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Snapchat, Instagram, TikTok, Twitter, and on and on and on…simply a few of the social media sites that seem to consume the lives of our society virtually each and every minute of the day.  What many innocently believe to be convenient and entertaining methods to communicate, stay in touch, and see what’s going on in the world, is, in reality, an online wolf in sheep’s clothing.  VOID has focused its education/awareness efforts on these activities, in particular, the distribution of illicit drugs through these online platforms.  Frighteningly, drugs are but one of the many nefarious criminal activities you can discover in the dark world of the internet through social media resources.  Continued concerns surrounding cyberbullying, human trafficking, disinformation, child sexual abuse material, and a host of other issues continue to exist and are accessible at the fingertips of our most vulnerable segment of society!  Our kids.

Why is this permitted to occur, seemingly unabated?  Well, we can place that burden on Section 230(c)(1) of the Communications Decency Act, which provides immunity from liability for information published on these sites by third-party users.  In other words, social media platforms are not responsible, under current law, for the information posted/published on their sites.  That’s correct! They cannot be held civilly liable for the distribution of fake pills, and other illicit drugs containing fentanyl.  Efforts to amend this legislation have occurred over the past in an effort to correct this, but nothing of substance has advanced.  The “Kids Online Safety Act” (KOSA) was moving through the legislature just prior to the conclusion of the 117th Congress but again failed to advance.  

VOID was also privileged to participate this past year with industry experts, in developing a “Best Practices to Rid Social Media of Drug Trafficking” document.  This document outlined a series of reasonable and responsible steps to take in creating a safer online environment.  

  1. Establish strong, specific policies around advertising or selling illicit drugs, controlled substances, and prescription medicines.
  2. Practice proactive monitoring and remove drug dealers from the platform.
  3. Manage data to support potential law enforcement investigations.
  4. Promptly comply with and clearly report on court-authorized requests for information.
  5. Strengthen users’ ability to report drug content.
  6. Implement third-party programming interfaces that allow independent parental control software.
  7. Establish third-party assessment of social media platforms’ transparency reports.

A copy of the document is available for review on the VOID website.

Read the information.  Understand Section 230(c) and the need for an effective law to be enacted.  Look at it this way; Social media platforms must be held to the same standard and “duty of care” we expect of any business in providing a safe environment for their customers to use.  Speak to your member of Congress and other elected officials.  Demand action is taken.  For once, set aside political posturing for our society’s safety.  Thanks to everyone.  Stay well!!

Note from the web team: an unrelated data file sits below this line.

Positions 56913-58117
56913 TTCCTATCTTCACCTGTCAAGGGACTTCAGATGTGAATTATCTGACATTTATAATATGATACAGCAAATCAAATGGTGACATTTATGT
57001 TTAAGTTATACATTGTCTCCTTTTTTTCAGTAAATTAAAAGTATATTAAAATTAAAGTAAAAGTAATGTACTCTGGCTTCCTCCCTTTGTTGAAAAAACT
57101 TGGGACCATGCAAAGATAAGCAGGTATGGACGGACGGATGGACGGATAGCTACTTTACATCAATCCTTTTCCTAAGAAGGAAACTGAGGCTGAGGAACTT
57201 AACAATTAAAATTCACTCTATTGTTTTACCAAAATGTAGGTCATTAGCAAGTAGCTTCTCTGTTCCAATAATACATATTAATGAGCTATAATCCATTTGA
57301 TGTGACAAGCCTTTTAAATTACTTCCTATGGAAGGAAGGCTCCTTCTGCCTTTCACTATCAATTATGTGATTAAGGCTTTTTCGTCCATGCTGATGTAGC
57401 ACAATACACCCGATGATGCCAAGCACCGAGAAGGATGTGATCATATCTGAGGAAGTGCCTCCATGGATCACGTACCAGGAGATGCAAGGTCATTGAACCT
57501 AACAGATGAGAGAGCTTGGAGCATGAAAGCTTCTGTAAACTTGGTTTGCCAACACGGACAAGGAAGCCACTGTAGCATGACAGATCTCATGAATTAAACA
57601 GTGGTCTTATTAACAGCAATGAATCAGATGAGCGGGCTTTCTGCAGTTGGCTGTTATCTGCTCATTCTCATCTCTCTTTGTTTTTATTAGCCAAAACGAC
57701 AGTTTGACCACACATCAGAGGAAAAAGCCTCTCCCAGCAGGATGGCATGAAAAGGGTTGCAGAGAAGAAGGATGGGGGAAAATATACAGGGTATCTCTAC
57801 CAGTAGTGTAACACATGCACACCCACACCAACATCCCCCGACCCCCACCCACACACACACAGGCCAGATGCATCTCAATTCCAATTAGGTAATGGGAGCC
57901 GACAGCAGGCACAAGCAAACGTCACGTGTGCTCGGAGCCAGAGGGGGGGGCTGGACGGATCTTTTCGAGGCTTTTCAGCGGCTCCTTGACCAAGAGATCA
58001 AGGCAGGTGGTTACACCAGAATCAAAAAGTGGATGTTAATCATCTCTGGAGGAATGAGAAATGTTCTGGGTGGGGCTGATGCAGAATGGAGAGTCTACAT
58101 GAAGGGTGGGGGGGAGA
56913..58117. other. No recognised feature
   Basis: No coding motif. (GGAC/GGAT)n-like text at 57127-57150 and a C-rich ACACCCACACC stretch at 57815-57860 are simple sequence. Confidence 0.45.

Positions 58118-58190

Jaime Puerta is a United States Marine Corps Veteran, and the Founder and Chief Executive Officer of Puerta & Associates, Inc.; a small Interpreting business that specializes in furnishing Certified Interpreters to Attorneys, Doctors, and Courts working within the Workman’s Compensation field in the State of California. He resides in Santa Clarita, California, with his wife Claudia. Jaime is also the President of V.O.I.D., "Victims Of Illicit Drugs", a California 501C non-profit dedicated to educating parents and children about the dangers of illicit drug use, and also about the dangers that abound on social media platforms. Jaime also sits on the Advisory Board of A.C.C.O. "The Alliance To Counter Crime Online". Jaime became involved in the fight against Fentanyl when his only son Daniel passed away due to Fentanyl Poisoning on April 6, 2020.

Jaime is an avid Harley Davidson enthusiast and rides his motorcycles whenever time permits him to do so.

Steve Filson was raised in Huntington Beach and has been a resident of San Bernardino since 1976 when he relocated there after his service in the U.S. Air Force. He retired in 2009 after a 31-year career with the San Bernardino County Sheriff and San Bernardino Police Department. Steve is the owner of a private security company and is a staff member of the Public Safety Academy, a public charter school in San Bernardino.|

Most importantly, Steve is Jessica’s Dad. Jessica was his 29-year-old daughter killed in Redlands on January 22, 2022, along with her boyfriend, Nicholas, due to fentanyl poisoning. Steve lives in Highland, California, with his wife, Cheri, and their five-year-old granddaughter, Elara. He and other bereaved parents formed V.O.I.D., “Victims of Illicit Drugs,” as a California non-profit corporation and dedicate their efforts to education and awareness of this fentanyl scourge confronting our society.

Rocklin, CA resident Chris Didier lost his 17-year-old son, Zachary Didier, to fentanyl two days after Christmas in 2020. Zach was an Eagle Scout, soccer player, and beloved member of the community who had no history of drug use. Chris Didier has dedicated himself to raising awareness of the dangers of fentanyl, and has no doubt saved the lives of many students like Zach through his efforts. 

During his 22-year military career, Lt. Col. Didier flew the C-21 and F-15E. He currently flies the Boeing 787 for United Airlines.